Wednesday, November 30, 2016

Consumer durable retailers go slow on fresh inventory


Nilesh Gupta, Managing Partner at Vijay Sales in Mumbai has stopped giving orders to consumer durable companies for the past few weeks and is unsure about when he will resume filling up his inventory. Demonetisation has taken a toll on the sales of the Mumbai headquartered retailer along with others like Croma, eZone and Next Retail, all of whom are now tightening their budgets when it comes to buying fresh inventory from companies such as LG, Samsung, Godrej and Voltas.
“We have stopped giving orders to durable brands since the time demonetisation was announced and suspect that even durable companies have reduced their production in the current scenario. It is a million-dollar question as to when we will start giving orders again to these companies since sales are down by 50 per cent at our stores,’’ says Gupta.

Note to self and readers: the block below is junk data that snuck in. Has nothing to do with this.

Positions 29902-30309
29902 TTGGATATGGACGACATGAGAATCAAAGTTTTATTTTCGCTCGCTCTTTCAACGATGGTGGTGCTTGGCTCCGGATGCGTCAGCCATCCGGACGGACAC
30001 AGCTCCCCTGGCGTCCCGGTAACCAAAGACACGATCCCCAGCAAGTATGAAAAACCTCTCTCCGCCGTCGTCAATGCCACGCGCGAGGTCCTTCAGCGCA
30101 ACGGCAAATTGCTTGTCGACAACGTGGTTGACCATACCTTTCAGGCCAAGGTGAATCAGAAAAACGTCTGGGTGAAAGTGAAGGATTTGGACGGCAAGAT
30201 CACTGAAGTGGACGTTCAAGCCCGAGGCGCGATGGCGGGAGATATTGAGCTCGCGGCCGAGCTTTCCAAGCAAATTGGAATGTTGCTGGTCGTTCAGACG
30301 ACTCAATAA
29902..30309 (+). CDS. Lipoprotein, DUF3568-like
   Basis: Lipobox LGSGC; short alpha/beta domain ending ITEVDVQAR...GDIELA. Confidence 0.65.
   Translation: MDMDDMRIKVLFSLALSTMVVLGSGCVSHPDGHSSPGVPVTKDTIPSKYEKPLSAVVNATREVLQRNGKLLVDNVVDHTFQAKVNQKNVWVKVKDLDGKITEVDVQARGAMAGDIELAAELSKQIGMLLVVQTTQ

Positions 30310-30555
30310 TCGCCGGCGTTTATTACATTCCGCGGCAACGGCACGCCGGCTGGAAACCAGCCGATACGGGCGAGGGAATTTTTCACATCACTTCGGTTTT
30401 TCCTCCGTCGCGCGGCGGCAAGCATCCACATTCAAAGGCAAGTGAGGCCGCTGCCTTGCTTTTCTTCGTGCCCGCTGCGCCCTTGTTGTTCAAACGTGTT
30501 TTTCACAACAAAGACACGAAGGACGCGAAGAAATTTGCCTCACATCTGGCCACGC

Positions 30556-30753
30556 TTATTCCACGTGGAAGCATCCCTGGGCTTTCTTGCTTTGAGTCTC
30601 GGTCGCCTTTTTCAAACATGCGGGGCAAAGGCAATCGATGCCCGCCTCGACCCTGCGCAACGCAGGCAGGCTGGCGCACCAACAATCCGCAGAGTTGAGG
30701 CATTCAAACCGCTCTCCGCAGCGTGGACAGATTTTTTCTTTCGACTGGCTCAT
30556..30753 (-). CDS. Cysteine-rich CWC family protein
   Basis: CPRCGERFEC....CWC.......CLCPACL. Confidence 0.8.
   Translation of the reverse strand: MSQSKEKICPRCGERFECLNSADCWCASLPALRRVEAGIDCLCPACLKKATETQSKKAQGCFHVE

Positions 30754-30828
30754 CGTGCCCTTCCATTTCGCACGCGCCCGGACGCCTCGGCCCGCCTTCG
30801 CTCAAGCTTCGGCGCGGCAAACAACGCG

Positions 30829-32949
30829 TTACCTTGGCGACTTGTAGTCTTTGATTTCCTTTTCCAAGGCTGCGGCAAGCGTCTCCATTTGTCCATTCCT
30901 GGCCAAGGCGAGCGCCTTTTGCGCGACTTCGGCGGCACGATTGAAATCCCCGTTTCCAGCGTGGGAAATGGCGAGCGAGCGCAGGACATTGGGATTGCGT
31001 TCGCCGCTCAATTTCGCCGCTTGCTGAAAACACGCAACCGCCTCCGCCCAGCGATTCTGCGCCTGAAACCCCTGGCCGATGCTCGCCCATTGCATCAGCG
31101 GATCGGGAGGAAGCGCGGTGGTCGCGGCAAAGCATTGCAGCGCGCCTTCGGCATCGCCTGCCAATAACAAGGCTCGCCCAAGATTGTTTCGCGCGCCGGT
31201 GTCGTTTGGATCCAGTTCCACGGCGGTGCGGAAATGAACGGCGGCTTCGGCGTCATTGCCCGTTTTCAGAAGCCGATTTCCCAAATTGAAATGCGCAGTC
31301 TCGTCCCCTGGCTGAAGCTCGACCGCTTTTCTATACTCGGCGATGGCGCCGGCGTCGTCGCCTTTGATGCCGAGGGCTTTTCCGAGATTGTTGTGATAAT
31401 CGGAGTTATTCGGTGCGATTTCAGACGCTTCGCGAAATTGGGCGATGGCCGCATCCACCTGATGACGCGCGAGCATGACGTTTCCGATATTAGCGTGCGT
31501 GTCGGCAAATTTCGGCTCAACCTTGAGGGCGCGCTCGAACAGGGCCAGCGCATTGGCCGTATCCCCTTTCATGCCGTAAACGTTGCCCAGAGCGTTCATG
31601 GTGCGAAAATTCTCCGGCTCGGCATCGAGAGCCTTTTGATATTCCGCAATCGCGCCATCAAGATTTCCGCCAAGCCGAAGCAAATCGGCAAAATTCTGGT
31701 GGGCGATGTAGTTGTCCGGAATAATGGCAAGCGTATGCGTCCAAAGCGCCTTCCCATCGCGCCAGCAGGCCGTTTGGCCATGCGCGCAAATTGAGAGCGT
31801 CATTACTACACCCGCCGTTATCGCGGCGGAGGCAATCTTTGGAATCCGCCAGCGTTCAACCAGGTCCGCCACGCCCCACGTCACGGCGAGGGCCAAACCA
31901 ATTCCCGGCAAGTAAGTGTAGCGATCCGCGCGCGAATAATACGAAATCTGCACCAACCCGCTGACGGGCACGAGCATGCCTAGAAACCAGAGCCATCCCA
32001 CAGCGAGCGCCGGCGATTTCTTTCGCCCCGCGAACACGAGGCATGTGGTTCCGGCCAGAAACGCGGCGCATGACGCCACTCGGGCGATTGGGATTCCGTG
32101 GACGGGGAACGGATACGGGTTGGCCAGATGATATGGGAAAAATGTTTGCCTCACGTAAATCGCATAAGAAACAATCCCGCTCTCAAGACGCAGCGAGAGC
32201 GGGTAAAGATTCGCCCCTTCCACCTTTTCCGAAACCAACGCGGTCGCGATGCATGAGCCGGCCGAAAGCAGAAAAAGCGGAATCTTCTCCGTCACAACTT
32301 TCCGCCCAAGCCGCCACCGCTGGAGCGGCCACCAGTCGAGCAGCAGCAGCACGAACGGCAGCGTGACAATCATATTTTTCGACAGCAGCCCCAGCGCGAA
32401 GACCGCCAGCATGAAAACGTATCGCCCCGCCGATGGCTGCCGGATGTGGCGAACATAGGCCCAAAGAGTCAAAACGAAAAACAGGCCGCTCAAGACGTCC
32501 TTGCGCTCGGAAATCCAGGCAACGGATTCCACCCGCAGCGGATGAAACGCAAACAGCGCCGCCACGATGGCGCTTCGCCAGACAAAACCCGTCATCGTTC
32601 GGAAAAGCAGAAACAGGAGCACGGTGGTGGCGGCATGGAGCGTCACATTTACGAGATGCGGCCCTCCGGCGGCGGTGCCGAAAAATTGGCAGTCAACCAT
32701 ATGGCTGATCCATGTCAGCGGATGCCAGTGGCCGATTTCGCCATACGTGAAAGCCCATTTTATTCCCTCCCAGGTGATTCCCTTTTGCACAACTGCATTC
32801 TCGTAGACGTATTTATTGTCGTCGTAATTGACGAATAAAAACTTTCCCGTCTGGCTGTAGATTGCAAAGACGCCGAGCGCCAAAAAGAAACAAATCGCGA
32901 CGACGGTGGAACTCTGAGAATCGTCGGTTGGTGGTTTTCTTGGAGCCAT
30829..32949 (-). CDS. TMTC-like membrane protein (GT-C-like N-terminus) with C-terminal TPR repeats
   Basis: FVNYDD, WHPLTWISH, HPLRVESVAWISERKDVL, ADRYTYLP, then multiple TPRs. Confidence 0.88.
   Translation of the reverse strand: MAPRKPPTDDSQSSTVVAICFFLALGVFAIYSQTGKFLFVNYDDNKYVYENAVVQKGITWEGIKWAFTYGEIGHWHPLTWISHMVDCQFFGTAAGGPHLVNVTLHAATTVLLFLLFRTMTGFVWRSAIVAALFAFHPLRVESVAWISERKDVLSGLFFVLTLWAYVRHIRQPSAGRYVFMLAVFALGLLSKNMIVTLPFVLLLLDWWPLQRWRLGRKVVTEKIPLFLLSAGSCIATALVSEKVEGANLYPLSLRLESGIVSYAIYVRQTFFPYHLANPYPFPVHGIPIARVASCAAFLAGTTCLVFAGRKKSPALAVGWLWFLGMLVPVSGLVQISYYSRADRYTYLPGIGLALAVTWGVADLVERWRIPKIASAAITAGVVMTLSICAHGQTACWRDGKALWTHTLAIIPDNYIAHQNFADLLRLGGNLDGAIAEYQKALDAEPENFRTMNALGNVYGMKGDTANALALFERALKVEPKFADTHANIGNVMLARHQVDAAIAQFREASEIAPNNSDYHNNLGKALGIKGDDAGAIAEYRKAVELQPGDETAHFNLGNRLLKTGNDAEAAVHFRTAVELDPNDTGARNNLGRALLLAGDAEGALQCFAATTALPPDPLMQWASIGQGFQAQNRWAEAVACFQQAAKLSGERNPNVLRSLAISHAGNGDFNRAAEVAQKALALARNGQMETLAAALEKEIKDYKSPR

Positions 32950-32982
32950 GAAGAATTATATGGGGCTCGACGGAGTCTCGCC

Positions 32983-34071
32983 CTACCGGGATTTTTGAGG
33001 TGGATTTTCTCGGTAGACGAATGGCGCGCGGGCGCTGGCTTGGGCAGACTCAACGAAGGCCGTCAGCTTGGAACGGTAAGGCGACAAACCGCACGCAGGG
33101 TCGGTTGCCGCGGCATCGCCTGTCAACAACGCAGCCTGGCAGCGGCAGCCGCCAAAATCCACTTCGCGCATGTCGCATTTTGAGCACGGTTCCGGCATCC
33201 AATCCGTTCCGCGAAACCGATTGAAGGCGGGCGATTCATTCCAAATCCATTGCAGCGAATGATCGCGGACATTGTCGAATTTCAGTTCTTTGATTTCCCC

Videocon Group-owned Next Retail is also adopting a similar approach to controlling inventory in times of slow offtake in the durable category.
“We have stopped buying all the categories of consumer durables except mobile phones and the annual budgets of buying the durable brands are being reworked since we do not want to take risks.
“Sales have derailed despite us trying to push EMI schemes and it will become a serious issue for the high-end durable brands who might also have to shut down production,’’ observes Sanjay Karwa, CEO, Techno Kart, a Videocon Group company, which owns the 120 stores of Next Retail.
In fact, mobile phones is the only category which seems to be selling faster than the rest of the consumer durable categories today.
As Rajan Malhotra, President- Retail Strategy, Future Group, CEO, eZone, said: “Mobile phones is the only category which has momentum. We are tightening our budgets by nearly 40 per cent when it comes to buying other durable categories till the year end as we need to have a cautious approach.’’